Appeal from the Order of the Court of Common Pleas of Delware County, Civil Division at No. 94-7176.
Before: McEWEN, P.j., Popovich and Olszewski, JJ. Opinion BY Popovich, J. McEWEN, P.j. Concurs in the Result.
The opinion of the court was delivered by: Popovich
This is an appeal from the order of the Court of Common Pleas of Delaware County which granted a new trial to appellee, Kathleen Craft. Herein, appellant, David Hetherly, Executor of the Estate of William P. Oswald, deceased, contends the jury's determination that Mr. Oswald's negligence was not a substantial factor in bringing about Ms. Craft's injuries was not against the weight of the evidence. However, upon review, we find that the lower court did not abuse its discretion in granting a new trial in this case.
In Thompson v. City of Philadelphia, 507 Pa. 592, 493 A.2d 669 (1985), our Supreme Court, in a detailed analysis, set forth the scope and standard of review to be employed when reviewing a trial court's decision to grant a new trial, as follows:
This Court has repeatedly emphasized that it is not only a trial court's inherent fundamental and salutary power, but its duty to grant a new trial when it believes the verdict was against the weight of the evidence and resulted in a miscarriage of Justice. Burchard v. Seber, 417 Pa. 431, 438, 207 A.2d 896, 899 (1965); Frisina v. Stanley, 409 Pa. 5, 7, 185 A.2d 580, 581 (1962); Kiser v. Schlosser, 389 Pa. 131, 133, 132 A.2d 344, 345 (1957). Although a new trial should not be granted because of a mere conflict in testimony or because the trial Judge on the same facts would have arrived at a different Conclusion, a new trial should be awarded when the jury's verdict is so contrary to the evidence as to shock one's sense of Justice and the award of a new trial is imperative so that right may be given another opportunity to prevail. Burrell v. Philadelphia Electric Company, 438 Pa. 286, 265 A.2d 516 (1970).
To determine whether a trial court's decision constituted a palpable abuse of discretion, an appellate court must "examine the record and assess the weight of the evidence; not, however, as the trial Judge, to determine whether the preponderance of the evidence opposes the verdict, but rather to determine whether the court below in so finding plainly exceeded the limits of judicial discretion and invaded the exclusive domain of the jury." Exner v. Gangewere, 397 Pa. 58, 60, 152 A.2d 458, 460 (1959). Where the record adequately supports the trial court, the trial court has acted within the limits of its judicial discretion.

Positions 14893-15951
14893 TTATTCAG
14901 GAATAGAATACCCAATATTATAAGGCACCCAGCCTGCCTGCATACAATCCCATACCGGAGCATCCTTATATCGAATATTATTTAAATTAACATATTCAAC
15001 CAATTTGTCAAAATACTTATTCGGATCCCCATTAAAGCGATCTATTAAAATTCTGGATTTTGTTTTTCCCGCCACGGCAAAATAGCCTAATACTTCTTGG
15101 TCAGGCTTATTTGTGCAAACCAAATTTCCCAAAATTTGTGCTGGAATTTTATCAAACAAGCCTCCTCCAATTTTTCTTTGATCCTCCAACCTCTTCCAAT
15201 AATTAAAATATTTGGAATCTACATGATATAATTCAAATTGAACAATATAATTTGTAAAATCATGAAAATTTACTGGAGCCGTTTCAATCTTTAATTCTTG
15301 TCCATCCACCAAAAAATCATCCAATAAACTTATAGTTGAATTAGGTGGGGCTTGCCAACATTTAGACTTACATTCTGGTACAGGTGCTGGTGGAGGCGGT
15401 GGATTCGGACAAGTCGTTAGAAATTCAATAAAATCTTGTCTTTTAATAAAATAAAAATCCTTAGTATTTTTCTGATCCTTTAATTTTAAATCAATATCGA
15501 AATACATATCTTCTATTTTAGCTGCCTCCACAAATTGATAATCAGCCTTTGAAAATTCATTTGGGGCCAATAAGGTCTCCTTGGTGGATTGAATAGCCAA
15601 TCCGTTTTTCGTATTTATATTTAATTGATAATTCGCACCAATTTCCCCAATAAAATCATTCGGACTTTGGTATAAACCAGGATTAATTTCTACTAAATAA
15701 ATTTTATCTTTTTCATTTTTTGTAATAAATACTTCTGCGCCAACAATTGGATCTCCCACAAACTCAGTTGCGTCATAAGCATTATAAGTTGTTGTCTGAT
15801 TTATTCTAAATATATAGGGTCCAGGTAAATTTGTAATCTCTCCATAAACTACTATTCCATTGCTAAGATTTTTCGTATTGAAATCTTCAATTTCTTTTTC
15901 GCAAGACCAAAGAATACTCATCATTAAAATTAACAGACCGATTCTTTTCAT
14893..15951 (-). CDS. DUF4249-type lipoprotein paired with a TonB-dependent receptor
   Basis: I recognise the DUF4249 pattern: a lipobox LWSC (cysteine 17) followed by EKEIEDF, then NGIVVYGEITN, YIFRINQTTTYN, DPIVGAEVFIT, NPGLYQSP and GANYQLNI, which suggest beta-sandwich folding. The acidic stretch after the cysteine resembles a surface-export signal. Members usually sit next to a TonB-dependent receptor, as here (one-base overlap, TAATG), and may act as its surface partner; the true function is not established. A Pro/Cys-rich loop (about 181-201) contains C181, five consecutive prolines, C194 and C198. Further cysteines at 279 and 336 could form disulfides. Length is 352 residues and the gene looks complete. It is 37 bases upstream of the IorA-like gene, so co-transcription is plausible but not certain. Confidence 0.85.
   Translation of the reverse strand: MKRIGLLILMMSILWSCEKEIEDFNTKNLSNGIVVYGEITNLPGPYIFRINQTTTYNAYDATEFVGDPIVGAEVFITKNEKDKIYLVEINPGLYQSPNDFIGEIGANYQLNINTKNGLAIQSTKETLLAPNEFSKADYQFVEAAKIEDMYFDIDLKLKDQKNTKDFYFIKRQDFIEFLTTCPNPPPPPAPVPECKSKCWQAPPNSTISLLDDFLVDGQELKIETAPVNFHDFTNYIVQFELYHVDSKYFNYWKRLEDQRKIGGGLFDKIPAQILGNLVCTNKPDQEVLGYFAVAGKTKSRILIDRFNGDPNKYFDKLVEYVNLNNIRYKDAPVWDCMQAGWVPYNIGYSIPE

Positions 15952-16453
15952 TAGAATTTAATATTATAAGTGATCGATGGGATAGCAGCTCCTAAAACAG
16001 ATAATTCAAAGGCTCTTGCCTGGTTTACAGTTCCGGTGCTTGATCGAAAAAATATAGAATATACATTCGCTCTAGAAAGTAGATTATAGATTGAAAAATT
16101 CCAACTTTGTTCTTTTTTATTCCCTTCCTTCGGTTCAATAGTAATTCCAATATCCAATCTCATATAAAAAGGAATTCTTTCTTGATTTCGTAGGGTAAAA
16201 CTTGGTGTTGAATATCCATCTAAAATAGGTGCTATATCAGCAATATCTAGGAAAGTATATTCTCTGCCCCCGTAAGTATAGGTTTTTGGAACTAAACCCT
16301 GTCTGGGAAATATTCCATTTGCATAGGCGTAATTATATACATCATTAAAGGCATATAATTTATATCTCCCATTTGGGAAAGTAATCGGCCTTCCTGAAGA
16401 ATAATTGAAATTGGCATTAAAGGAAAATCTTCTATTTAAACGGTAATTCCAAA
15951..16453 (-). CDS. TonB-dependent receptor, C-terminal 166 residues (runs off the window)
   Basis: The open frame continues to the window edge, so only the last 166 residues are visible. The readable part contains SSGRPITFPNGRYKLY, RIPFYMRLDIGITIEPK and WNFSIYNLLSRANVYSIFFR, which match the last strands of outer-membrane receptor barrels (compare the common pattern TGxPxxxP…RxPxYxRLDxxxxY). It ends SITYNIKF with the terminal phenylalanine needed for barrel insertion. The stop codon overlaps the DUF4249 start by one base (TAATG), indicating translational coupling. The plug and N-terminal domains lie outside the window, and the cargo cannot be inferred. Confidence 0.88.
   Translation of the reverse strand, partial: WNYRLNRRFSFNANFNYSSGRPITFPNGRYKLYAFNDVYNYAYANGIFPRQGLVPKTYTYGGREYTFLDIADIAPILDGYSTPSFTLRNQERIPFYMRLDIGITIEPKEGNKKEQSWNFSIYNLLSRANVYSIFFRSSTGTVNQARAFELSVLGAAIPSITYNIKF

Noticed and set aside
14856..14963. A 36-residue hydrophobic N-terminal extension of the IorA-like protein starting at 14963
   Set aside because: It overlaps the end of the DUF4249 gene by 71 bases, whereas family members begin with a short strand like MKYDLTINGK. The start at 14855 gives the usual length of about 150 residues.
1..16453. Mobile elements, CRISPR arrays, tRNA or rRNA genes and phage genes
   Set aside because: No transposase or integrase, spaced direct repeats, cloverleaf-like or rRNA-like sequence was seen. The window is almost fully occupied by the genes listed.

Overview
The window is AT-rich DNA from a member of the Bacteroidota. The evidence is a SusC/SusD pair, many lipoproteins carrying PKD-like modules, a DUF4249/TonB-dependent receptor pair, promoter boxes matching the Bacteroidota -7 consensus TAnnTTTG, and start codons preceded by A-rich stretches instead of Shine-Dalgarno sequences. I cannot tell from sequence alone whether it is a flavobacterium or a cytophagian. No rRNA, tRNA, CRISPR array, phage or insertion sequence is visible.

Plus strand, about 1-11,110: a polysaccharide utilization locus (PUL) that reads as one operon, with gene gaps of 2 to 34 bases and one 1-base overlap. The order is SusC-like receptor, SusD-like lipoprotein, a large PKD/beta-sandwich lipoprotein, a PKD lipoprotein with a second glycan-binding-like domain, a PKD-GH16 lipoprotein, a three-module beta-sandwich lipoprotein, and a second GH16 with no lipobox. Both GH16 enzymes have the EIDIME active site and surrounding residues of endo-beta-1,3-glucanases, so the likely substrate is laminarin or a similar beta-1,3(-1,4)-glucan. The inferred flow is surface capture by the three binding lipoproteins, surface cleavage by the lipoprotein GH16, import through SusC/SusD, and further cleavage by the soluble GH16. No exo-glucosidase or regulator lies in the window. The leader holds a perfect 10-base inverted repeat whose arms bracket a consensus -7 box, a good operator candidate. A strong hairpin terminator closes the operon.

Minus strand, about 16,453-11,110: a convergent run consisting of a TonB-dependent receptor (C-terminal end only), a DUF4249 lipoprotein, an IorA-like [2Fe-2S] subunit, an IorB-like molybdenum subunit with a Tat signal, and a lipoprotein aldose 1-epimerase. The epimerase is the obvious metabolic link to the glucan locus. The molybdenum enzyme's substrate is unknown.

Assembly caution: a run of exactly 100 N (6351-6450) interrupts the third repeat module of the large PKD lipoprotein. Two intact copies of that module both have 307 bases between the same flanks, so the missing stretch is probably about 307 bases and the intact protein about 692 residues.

Thompson, 493 A.2d at 672-73; Neison v. Hines, 539 Pa. 516, 653 A.2d 634, 636 (1995); Rozanc v. Urbany, 444 Pa. Super. 645, 649, 664 A.2d 619, 621 (1995).
With the foregoing scope and standard of review in mind, our review of the record reveals that on June 20, 1992, at approximately 6:30 p.m., appellee was travelling north in her automobile along Pennsylvania Route 352, when a vehicle operated by William Oswald was stopped in the south-bound lane of Route 352. Mr. Oswald was making a left turn onto Forest Lane when he observed appellee's vehicle approaching from a distance of forty to fifty feet. Appellee was travelling approximately 35 miles per hour when she first saw Mr. Oswald drive into her lane of traffic from a distance of forty to fifty feet.
Mr. Oswald then stopped his vehicle in the middle of the on-coming lane. At the time of impact, Mr. Oswald's car was partially in appellee's lane of traffic, i.e., across the double yellow line which divided the north-bound and south-bound lanes. Appellee testified that she braked immediately after seeing Mr. Oswald's car, but she could not stop or "get around him." The left front of appellee's vehicle struck the left front of Mr. Oswald's car.
Appellee sustained injuries as a result of the accident. At trial, there was no dispute that appellee was injured as a result of the accident. The expert testimony of Dr. Barry Burkhardt, D.O., and Dr. Karl Rosenfeld, M.D., differed only to the extent, severity and duration of her injuries.
In response to interrogatories, the jury concluded that Mr. Oswald was negligent when he crossed the center-line of the road and placed his vehicle in the path of appellee's on-coming car. The jury also determined that Mr. Oswald's negligence was not "a substantial factor in bringing about harm to" appellee. In accordance with the instructions on the verdict slip, the jury thereafter ceased answering the interrogatories and did not answer the questions concerning whether appellee was contributorily negligent or whether her contributory negligence was a substantial factor in causing her injuries. Judgment in favor of Mr. Oswald was then entered.
Subsequently, appellee filed a post-verdict motion for a new trial, wherein she alleged the verdict was against the weight of the evidence. The lower court agreed and granted a new trial. The lower court reasoned that the weight of the evidence clearly demonstrated that Mr. Oswald's negligence was a substantial factor harming appellee. The court based this Conclusion, in part, upon the medical evidence which unequivocally proved that appellee's injuries were a direct result of the accident. The court also noted that the jury's ...